Co-dependents often feel an innate responsibility for the wellbeing of others that goes beyond the natural extension of empathy. They will readily take on other’s problems and have no issue in shifting the blame for their own elsewhere. It’s not unusual for co-dependents to flip from having very open boundaries to becoming extremely defensive

You Have a Poor Temperament and Discernment Filter

If you can’t be consistent with your boundaries, you may also find it difficult communicating with others when you feel you’ve been emotionally triggered. You can take things very personally. But conversely, your loose boundaries may also cause you to believe much of what you hear from others with little to no discernment.

You have Difficulty Identifying the Way You Feel

Because of the tendency to merge your thoughts and overly empathise with others, the dissociation that results from that can make it very hard to identify your own needs. It can lead to confusion, missteps in judgment and further reinforce your co-dependency on the subconscious level.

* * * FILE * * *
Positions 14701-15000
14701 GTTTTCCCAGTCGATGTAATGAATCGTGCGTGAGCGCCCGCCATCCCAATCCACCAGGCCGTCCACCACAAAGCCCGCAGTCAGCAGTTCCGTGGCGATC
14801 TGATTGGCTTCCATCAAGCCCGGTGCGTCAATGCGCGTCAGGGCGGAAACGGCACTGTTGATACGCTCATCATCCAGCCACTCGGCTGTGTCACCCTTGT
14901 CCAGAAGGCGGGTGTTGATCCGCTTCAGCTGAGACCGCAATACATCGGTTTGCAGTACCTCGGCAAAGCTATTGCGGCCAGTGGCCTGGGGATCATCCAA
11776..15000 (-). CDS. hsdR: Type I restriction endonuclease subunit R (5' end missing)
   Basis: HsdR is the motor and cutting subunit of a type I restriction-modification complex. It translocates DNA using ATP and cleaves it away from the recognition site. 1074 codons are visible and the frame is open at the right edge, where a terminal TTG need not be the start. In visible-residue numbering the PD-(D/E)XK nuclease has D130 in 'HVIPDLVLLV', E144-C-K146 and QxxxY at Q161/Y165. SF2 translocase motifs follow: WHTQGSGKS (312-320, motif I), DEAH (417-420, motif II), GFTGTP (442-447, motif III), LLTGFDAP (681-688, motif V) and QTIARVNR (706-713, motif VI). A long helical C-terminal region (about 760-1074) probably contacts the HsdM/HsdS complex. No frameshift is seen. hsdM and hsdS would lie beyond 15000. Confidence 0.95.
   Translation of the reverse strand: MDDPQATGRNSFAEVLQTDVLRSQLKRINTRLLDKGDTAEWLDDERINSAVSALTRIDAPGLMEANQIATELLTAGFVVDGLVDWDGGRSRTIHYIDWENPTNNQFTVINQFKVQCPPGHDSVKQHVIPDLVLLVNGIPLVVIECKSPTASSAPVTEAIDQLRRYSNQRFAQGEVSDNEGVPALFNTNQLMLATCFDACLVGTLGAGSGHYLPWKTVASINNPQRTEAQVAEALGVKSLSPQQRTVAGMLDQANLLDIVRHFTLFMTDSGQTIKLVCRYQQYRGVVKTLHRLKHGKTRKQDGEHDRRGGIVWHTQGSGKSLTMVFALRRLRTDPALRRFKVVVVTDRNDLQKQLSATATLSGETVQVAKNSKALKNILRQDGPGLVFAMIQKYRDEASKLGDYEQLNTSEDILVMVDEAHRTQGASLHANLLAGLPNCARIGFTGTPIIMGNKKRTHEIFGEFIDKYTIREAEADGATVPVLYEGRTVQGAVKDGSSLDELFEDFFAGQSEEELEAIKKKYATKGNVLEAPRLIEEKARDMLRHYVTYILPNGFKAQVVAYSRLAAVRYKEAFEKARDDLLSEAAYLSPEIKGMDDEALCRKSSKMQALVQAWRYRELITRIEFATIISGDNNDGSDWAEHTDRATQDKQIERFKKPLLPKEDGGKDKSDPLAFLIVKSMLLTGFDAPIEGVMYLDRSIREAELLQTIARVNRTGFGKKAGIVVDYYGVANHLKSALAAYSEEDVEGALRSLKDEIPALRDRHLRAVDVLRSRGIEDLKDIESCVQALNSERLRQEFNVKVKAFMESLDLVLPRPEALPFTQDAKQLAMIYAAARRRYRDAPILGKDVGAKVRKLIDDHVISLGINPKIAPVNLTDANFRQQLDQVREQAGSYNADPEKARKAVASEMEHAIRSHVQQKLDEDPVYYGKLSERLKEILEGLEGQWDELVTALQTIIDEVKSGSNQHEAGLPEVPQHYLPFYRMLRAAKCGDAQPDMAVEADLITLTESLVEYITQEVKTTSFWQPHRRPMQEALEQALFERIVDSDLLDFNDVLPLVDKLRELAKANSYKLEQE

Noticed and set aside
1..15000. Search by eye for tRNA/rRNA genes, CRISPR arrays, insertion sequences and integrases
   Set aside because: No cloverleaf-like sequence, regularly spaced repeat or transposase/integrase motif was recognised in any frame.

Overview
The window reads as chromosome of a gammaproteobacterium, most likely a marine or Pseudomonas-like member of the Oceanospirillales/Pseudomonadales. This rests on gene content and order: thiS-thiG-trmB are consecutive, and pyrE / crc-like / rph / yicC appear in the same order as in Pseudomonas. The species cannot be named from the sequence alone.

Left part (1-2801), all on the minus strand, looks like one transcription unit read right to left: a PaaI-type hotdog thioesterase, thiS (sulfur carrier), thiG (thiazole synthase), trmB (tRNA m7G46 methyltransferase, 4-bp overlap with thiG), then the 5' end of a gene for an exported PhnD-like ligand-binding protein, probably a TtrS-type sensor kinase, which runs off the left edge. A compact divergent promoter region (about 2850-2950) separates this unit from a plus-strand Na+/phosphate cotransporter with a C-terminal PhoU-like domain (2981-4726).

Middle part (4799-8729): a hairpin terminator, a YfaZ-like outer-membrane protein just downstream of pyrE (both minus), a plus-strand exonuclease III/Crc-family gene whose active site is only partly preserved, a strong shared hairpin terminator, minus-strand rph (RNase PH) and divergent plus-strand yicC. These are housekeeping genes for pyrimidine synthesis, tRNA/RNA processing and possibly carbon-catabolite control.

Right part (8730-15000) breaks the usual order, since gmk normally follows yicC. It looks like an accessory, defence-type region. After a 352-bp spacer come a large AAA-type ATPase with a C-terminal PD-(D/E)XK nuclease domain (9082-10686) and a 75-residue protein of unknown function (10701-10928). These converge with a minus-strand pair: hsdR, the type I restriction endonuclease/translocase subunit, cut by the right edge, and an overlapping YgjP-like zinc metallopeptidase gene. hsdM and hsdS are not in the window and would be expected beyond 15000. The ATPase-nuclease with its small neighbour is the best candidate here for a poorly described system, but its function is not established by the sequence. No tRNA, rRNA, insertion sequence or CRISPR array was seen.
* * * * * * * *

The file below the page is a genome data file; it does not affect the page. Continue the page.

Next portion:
You Have Little or Few Interests Outside of Your Relationship

There can be a honeymoon period for many fledgeling relationships where both halves may want to spend frequent time together. But if this occurs more often than not, it can create an imbalance. If you’re spending all your time together, you have no new perspectives that allow you to develop. You need to allow each other space to experience life independently to grow more effectively both with and without each other.

You’ll Constantly Be Comparing Your Relationships to Others

You will, at some point, have compared your relationship to others and possibly even raised the issue with your partner. There is a tendency sometimes of questing after the perfect relationship. And this idea of self-improvement is admirable. But the desire to emulate others can be the source of unnecessary tension. Don’t let the pursuit of perfection stand in the way of what you have right now.

About the author:

Dr Becky Spelman PhD is a leading UK Psychologist who’s had great success helping her clients manage and overcome a multitude of mental illnesses.